# Thread: How to treat a circle as an object

1. Hi! Does anyone know how I can treat a circle that is drawn in VB as an object?
I want to avoid both circles from colliding into each other.
How do I code that?
Thank you!

2. ## Shape

You could use the Shape control.

Shrog

3. Do you have code for moving the shapes, as you say you want to detect collisions?

4. ## A movin' and a groovin'

OK, the first thing to remember here is that the shape control can be wider than it is high (or vice versa) even if it contains a circle or square. So make sure that the width and height of the control is the same. Unless of course you're working with elipses or rectangles, but you did say you wanted circles.

Now we know exactly where the top left corner of each shape control is. All we have to do is measure the distance between these two points. If the distance is less or equal to the radius of circle1 plus the radius of circel2, we have collision.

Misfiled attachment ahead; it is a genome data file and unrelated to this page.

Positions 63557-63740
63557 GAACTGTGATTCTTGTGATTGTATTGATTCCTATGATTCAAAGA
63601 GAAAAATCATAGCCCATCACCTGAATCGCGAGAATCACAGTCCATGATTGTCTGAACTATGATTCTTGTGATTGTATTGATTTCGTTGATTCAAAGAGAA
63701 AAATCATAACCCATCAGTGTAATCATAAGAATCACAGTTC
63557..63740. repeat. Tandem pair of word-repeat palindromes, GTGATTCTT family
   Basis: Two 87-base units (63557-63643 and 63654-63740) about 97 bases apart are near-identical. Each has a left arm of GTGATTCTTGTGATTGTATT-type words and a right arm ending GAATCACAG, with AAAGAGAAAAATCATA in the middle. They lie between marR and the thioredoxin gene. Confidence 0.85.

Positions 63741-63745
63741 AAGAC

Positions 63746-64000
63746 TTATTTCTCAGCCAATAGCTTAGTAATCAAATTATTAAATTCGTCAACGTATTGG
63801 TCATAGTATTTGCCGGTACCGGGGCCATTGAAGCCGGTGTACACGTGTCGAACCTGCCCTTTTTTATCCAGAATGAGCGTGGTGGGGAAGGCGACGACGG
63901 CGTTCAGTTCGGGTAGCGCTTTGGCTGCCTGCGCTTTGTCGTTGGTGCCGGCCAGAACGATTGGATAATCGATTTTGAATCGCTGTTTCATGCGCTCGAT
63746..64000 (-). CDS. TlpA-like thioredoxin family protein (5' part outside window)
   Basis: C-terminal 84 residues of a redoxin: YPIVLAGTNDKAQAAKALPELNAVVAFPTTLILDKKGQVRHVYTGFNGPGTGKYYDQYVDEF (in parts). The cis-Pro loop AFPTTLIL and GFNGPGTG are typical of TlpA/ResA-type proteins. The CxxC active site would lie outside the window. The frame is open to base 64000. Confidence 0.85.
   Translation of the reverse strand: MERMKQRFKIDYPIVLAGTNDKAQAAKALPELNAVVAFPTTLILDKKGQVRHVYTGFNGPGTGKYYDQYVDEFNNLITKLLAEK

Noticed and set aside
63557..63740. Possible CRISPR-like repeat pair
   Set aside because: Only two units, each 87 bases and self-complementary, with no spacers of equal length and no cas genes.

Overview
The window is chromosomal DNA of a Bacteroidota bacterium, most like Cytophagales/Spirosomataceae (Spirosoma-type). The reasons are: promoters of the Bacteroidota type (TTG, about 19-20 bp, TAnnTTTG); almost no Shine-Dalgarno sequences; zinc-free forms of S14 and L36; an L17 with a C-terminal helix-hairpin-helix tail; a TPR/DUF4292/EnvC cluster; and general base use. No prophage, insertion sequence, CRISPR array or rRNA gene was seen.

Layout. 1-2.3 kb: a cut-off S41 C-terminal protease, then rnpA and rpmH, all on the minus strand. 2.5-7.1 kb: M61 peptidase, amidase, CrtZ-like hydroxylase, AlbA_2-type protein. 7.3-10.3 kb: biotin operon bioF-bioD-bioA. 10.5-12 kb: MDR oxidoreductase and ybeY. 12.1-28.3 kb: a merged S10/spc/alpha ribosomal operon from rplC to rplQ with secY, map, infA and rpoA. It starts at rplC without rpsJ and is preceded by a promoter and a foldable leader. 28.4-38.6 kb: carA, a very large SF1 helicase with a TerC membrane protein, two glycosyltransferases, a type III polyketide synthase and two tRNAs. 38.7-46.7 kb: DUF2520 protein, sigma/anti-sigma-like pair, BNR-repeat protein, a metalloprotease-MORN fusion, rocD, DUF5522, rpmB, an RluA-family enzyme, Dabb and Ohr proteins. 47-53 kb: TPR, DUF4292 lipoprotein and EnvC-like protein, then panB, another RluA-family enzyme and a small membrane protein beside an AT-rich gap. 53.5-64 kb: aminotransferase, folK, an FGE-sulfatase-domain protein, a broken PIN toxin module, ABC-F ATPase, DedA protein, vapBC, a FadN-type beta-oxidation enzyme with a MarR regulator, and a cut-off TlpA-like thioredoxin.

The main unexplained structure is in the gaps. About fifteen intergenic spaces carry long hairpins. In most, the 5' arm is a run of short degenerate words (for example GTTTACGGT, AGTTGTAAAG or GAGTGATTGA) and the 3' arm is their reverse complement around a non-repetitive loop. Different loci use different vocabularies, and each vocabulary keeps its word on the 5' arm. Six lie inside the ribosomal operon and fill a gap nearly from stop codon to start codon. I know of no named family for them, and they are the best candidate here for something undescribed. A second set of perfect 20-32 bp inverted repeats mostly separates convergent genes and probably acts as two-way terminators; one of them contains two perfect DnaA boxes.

What is the radius of the circles? Half the width of the control.

Code:
```  Dim Radius1 As Single
Dim Radius2 As Single
Dim CollisionDistance As Single

Radius1 = shpCircle1.Width / 2
Radius2 = shpCircle2.Width / 2
CollisionDistance = Radius1 + Radius2```
There are three ways of checking to see if the distance is within range: the Fast way, the Accurate way and the special Shrog way (for lack of a better name).

Code:
```  Dim DistX As Single
Dim DistY As Single
Dim Distance As Single

DistX = Abs(shpCircle1.Left - shpCircle2.Left)
DistY = Abs(shpCircle1.Top - shpCircle2.Top)

'The Fast Method
If DistX <= CollisionDistance Then
If DistY <= CollisionDistance Then
'We have collision
End If
End If

'The Accurate Method
Distance = Sqr(DistX * DistX + DistY * DistY)
If Distance <= CollisionDistance Then
'We have collision
End If

'The Shrog method
If DistX <= CollisionDistance Then
If DistY <= CollisionDistance Then
Distance = (DistX + DistY) * .707
If Distance <= CollisionDistance Then
'We have collision
End If
EndIf
End If```
The last method is much more accurate than the Fast method, but much faster than the accurate method.

If you wonder where the .707 comes from, it is half Sqr(2) or the sine of 45 degrees (also the cosine of 45). Don't know if this will mean anything to you.